It’s about time I got back to talking about typography. Up until now we’ve been discussing how to choose the appropriate typeface(s) to set your text. Many people seem to think that this is the big issue in typography, but it’s really only the tip of the iceberg. Actually putting the characters on the page is not as trivial as it might seem.
The usefulness of a wide right margin
Type is a fluid. It’s compressible, but only to a certain extent. It can be shrunk or expanded to fit the space available, but there’s only a small window of comfortable pressure – expand or condense it too much, and the readability starts to suffer. What you can do, however, is adjust the shape of the container; type, at least in English, has the nice property of being composed mostly of short words, so the lines can be broken up into all sorts of different lengths, so the same passage of text can be rearranged into any number of shapes and aspect ratios, as long as the total area on the page remains roughly the same.
Most non-designers, when putting a document together in word, simply use a single column, with the default margins. If they need to include pictures, they’ll often put them in at the top or bottom of the page, or if they do put them in the middle, will often interrupt the text above the picture and resume it below. This is equivalent to using a bucket for all one’s water-containing needs. Sure, it’s very practical at times, but it’s hardly the thing to impress dinner guests. Sometimes, it pays to be more creative with text placement.
The horizontal width of a block of text is called its “measure.” Unless the text is justified, the length of an individual line will typically be less than the measure; the measure is the maximum length of any line within the block. Justification is the process of forcing every line (except, usually, the last line of a paragraph) to be exactly equal in length to the measure, thus having clean edges at both sides, as opposed to a ragged margin.
There are a number of reasons one wants to have control over the measure, and like most things in typography, there are always trade-offs to be made. Making the measure wider can help fix awkward spacing in justified text, and is usually slightly more efficient in fitting text into a small area on the page if the paragraphs are long, as every line break represents a little loss of space, since the words usually won’t fit exactly into the space available on the line. However, expanding the measure also brings associated problems – the longer the line, the harder it is for the eye to trace its way back to the beginning of the next line, decreasing readability by increasing the number of times the reader will lose his or her place. Also, if the text contains many short paragraphs, wider measures can actually be less efficient, as a great deal of space is lost when a paragraph ends partway through a line.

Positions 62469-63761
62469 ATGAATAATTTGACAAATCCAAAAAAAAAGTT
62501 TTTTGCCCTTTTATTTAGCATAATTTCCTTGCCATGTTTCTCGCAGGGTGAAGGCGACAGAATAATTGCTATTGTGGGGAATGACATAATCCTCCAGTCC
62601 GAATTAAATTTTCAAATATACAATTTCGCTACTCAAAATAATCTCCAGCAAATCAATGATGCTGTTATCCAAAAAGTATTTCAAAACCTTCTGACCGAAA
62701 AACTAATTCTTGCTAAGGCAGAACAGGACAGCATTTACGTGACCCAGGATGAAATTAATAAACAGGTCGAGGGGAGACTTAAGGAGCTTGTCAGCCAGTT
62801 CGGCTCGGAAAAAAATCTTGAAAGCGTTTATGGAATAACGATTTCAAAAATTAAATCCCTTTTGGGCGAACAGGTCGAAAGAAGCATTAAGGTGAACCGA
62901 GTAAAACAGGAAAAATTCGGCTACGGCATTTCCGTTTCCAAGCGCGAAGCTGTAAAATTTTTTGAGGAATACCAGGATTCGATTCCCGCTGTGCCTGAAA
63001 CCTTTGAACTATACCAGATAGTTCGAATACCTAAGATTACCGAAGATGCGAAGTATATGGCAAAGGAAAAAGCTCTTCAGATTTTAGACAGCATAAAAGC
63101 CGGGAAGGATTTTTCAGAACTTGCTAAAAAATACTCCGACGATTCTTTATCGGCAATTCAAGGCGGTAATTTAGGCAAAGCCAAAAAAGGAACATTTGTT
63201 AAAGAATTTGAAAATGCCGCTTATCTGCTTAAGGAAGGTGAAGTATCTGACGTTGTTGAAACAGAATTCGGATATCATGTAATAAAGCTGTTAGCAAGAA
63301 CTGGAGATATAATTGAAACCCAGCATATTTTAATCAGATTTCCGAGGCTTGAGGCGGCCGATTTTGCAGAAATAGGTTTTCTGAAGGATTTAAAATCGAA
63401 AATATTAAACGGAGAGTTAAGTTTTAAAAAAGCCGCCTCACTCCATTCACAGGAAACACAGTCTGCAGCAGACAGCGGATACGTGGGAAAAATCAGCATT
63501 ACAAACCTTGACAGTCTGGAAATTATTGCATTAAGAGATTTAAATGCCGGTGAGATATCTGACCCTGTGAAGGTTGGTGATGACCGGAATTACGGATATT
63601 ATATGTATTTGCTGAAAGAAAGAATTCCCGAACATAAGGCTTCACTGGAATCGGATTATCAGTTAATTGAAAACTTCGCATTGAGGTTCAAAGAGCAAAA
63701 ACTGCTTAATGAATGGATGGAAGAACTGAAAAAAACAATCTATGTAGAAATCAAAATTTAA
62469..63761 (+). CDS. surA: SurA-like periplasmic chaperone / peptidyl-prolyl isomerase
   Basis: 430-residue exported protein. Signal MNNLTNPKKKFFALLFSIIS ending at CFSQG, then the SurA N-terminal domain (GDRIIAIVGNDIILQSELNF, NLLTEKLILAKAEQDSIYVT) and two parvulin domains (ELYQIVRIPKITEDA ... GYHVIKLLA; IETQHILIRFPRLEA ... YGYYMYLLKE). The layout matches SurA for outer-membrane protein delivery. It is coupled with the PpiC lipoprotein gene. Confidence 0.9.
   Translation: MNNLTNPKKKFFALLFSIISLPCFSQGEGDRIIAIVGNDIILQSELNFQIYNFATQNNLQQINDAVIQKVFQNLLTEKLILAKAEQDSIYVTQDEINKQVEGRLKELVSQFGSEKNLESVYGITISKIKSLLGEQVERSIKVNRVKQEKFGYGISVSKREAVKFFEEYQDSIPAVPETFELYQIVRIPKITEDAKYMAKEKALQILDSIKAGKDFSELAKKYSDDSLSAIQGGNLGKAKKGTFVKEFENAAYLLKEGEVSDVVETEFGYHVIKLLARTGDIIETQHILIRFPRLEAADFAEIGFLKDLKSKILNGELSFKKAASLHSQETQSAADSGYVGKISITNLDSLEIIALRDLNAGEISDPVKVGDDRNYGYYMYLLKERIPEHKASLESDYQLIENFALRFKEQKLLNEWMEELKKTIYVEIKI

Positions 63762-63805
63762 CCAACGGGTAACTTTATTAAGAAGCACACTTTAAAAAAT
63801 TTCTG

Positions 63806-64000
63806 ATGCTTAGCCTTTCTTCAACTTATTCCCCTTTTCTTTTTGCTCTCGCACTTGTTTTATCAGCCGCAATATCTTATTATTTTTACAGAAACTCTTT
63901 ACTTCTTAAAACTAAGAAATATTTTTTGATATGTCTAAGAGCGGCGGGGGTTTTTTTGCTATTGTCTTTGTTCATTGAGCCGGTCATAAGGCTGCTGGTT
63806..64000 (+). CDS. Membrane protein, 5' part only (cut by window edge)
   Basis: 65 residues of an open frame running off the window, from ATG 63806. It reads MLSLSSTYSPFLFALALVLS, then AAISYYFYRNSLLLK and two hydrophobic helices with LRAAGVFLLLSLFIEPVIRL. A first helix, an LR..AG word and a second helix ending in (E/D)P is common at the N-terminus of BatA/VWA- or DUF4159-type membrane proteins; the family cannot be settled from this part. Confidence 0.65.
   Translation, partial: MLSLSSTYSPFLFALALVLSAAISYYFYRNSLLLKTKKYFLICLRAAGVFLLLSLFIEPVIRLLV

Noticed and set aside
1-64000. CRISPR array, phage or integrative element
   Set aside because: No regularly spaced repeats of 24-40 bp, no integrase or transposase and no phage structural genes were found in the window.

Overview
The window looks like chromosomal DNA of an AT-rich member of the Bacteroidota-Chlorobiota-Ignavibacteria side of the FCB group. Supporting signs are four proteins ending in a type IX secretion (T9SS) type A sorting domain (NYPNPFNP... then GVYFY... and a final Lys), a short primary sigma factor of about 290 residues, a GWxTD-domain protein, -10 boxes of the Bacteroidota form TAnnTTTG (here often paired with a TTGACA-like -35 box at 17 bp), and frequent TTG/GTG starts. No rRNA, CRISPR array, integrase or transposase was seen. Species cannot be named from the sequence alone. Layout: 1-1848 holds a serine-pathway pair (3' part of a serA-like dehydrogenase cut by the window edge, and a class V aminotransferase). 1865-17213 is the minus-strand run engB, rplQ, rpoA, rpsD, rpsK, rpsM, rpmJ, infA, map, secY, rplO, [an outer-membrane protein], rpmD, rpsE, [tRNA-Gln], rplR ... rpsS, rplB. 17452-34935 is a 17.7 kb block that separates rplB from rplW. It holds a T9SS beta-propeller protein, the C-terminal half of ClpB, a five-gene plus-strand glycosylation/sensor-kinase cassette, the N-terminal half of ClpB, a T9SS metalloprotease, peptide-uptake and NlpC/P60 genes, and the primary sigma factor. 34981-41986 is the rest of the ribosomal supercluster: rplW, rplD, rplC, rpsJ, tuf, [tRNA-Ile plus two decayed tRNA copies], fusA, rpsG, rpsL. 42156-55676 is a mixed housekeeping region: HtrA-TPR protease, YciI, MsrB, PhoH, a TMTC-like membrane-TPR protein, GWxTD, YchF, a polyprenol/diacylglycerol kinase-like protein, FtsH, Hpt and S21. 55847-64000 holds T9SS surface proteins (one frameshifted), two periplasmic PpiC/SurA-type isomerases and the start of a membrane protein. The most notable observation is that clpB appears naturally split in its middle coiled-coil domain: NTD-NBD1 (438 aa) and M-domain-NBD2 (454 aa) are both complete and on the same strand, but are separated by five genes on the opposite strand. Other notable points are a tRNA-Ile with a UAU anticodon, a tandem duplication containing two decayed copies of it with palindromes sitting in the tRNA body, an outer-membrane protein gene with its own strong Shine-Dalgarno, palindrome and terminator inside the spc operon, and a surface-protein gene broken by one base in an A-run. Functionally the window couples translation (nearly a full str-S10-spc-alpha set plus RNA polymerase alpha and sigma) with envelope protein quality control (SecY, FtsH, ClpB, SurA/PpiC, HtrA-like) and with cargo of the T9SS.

Using a sketch to plan layout
There are two ways to change the measure. One is to break the text into columns. On a portrait-oriented 8.5×11 page, two columns are often optimal, as 7.5-8 inches is actually an extremely wide measure, usually too wide – the proliferation of single-column typed documents is mostly a throwback to the days of typewriters, but even in this day and age of powerful word-processing software, the majority of people haven’t outgrown this Dark Age in typographical history, due to a combination of habit and lack of understanding of the technology.
The other thing you can do is to adjust the white space on the page. Changing the width of the left and, particularly, the right margin of a page will result in a corresponding change in the measure. If you have more than one column, you can also adjust the gutters, that is If your document contains many images and/or is likely to be read by someone who might want to take their own notes, having a wide right margin is a very good idea! It allows pictures to stick halfway into the text and protrude out into the margin in an aesthetically pleasing fashion, and provides a convenient place to take notes.
Remember, too, that you needn’t stick to one measure for the whole page. Balance and harmony are important, but especially for text with natural divisions, and when there are images that can be used as visual dividers, you can split the text up into different areas of the page and vary the margins and columns between them. You can also use typeface variations as discussed before, to further create a separation between the different sections.
The key to creating a nice design in these cases is to experiment quickly by means of sketches, before starting to set the actual text. Using lines for text and crossed-out boxes to represent images, do some brainstorming – come up with as many viable layouts as you can before settling on the one that provides the best organization of the information and the most aesthetically pleasing page.